The smartphone wars have definitely seen their share of assertions of standard-essential patents in recent years.  Even more of these SEPs entered the fray in a flurry of litigation at the end of 2012 between Ericsson and Samsung.

In late November 2012, Ericsson filed several complaints for patent infringement against Samsung – all of which relate to standard-essential patents.  On November 27, Ericsson filed two complaints in the E.D. Tex. against Samsung, alleging infringement of 24 patents that allegedly cover inventions relating to the use of various electronic devices such as telephones, base stations, televisions, computers, etc. in wireless communications networks.  One of Ericsson’s district court complaints also alleges that Samsung has breached its contractual obligations with the European Telecommunications Standards Institute (ETSI) by failing to offer Ericsson a license to Samsung’s essential patents on FRAND terms, while the second district court complaint simply accuses Samsung of infringing 13 U.S. patents.  Then, on November 30, Ericsson also filed a complaint with the U.S. International Trade Commission accusing Samsung of violating 19 U.S.C. § 1337 by importing products that infringe the same 11 patents in Samsung’s first district court complaint.

Ericsson’s infringement complaints accuse a wide variety of Samsung products – smartphones, tablets, televisions, and Blu-ray players – of infringing patents essential to cellular communications standards and Wi-Fi standards.  The complaints assert that “Ericsson owns and patented hundreds of inventions that are essential to the GSM, GPRS, EDGE, WCDMA, LTE and 802.11 wireless standards,” and that Samsung had previously licensed Ericsson’s SEPs, but that the license is now expired.  Ericsson alleges that it has extended multiple offers to Samsung to renew the license on FRAND terms over two years of negotiation, but Samsung refuses to pay the FRAND rate paid by competitors.  Ericsson previously asserted some of these patents in litigation relating to cellular and Wi-Fi standards (including prior litigation with Samsung), and also has disclosed some of the patents to ETSI as being essential to certain cellular standards.

Notably, the relief requested by Ericsson for Samsung’s alleged infringement includes both monetary damages and injunctive relief (the latter in the form of an injunction and, in the case of the ITC complaint, an exclusion order).  This stands in contrast with the positions taken by parties such as Microsoft, Apple, and Cisco, all of whom believe that the FRAND commitment is inconsistent with injunctive relief.  But the relief sought by Ericsson dovetails with public statements made by Ericsson about the FRAND commitment, such as its policy statement submitted in connection with the ITC investigation involving Motorola and Apple (No. 337-TA-745).  There, Ericsson proposed a “balanced approach,” claiming that if an essential patent owner has “exhausted reasonable negotiation efforts and offered a license on RAND terms,” it is appropriate for a court to enter an injunction against an unwilling licensee.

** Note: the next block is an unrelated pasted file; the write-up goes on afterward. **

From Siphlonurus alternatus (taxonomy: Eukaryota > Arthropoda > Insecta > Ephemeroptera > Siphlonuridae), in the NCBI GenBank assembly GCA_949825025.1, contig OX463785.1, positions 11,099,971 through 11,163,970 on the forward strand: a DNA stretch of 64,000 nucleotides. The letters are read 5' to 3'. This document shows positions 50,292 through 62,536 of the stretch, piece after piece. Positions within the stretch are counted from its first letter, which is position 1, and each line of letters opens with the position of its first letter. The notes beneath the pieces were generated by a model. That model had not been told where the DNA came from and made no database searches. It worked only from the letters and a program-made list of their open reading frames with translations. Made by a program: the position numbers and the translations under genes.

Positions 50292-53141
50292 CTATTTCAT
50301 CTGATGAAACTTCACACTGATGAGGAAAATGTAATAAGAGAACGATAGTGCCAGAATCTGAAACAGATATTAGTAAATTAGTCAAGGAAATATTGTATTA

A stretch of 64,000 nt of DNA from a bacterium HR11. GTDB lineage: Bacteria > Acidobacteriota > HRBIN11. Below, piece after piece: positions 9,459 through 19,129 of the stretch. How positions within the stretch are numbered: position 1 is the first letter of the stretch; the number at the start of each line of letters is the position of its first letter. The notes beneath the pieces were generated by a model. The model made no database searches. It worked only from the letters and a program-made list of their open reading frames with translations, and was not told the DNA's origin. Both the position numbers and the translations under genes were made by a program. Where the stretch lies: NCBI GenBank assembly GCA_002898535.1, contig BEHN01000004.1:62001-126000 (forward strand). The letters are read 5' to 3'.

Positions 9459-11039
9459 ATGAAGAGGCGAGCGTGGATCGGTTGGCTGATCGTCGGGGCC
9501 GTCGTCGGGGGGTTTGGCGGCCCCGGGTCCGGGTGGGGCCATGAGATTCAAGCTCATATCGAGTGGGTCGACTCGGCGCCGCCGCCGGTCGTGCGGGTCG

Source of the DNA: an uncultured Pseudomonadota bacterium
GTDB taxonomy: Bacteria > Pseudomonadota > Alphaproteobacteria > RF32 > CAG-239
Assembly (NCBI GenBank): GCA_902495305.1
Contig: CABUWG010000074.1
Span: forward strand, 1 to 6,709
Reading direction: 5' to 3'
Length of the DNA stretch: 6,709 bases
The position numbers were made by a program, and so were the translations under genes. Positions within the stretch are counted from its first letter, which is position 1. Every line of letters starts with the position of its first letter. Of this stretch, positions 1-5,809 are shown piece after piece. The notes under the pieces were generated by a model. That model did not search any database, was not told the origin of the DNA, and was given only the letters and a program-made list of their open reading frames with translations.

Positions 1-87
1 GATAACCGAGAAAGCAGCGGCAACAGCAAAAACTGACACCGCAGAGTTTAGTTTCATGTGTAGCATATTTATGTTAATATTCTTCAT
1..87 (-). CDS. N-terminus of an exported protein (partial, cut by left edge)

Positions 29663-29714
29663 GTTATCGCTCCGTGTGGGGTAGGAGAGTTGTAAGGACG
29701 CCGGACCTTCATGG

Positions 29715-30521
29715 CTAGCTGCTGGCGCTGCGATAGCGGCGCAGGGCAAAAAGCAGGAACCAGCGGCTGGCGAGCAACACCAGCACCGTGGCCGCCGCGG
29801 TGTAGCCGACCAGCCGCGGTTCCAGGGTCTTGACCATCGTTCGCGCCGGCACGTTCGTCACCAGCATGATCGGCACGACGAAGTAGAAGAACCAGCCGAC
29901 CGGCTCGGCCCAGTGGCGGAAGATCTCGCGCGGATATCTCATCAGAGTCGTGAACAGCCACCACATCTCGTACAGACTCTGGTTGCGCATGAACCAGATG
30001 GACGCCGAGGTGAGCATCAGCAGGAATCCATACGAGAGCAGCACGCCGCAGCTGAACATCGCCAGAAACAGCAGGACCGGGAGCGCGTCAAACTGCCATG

As for the FRAND issues, Ericsson’s claims against Samsung for breach of contract based on Samsung’s alleged violating FRAND promises to ETSI are similar to the claims filed by Microsoft and Apple against Motorola over the past two years.  Ericsson claims that in their negotiations, Samsung failed to offer Ericsson licenses to patents essential to certain ETSI cellular standards in an effort to compel Ericsson to license its own portfolio at a below-market rate.  Again, the relief sought by Ericsson is somewhat notable.  Ericsson is seeking both a declaratory judgment that Samsung breached its contract, damages for the breach, and specific performance requiring Samsung to offer Ericsson a license on FRAND terms to Samsung’s essential patents.  But Ericsson is also requesting that the court decree that Samsung’s essential patents are unenforceable against Ericsson and to enter an injunction preventing Samsung from enforcing its essential patents against any party.  While limited unenforceability rulings have been ordered in the past in cases involving violations of a duty of disclosure (e.g., Broadcom v. Qualcomm), no court has yet found a breach of a FRAND obligation justifies rendering a patent unenforceable.  In the separate Apple v. Motorola cases, for example, both Judge Posner and Judge Crabb expressed skepticism about Apple’s claims that licensing demands alone (even non-FRAND demands) could nullify a patent grant.

Samsung Returns Fire

Unsurprisingly, Samsung did not sit idly by.  On December 21, Samsung filed a complaint with the ITC that accused Ericsson of violating Section 337 by importing base stations and components that infringe seven patents that Samsung claims are essential to the ETSI 4G LTE standard.  Samsung is seeking an exclusion order that would prevent Ericsson from importing these base stations and components into the United States.

Because both parties have asserted essential patents in their ITC actions, these assertions could be affected by the ITC’s upcoming Final Determination in Investigation No. 337-TA-794, which is expected in early February.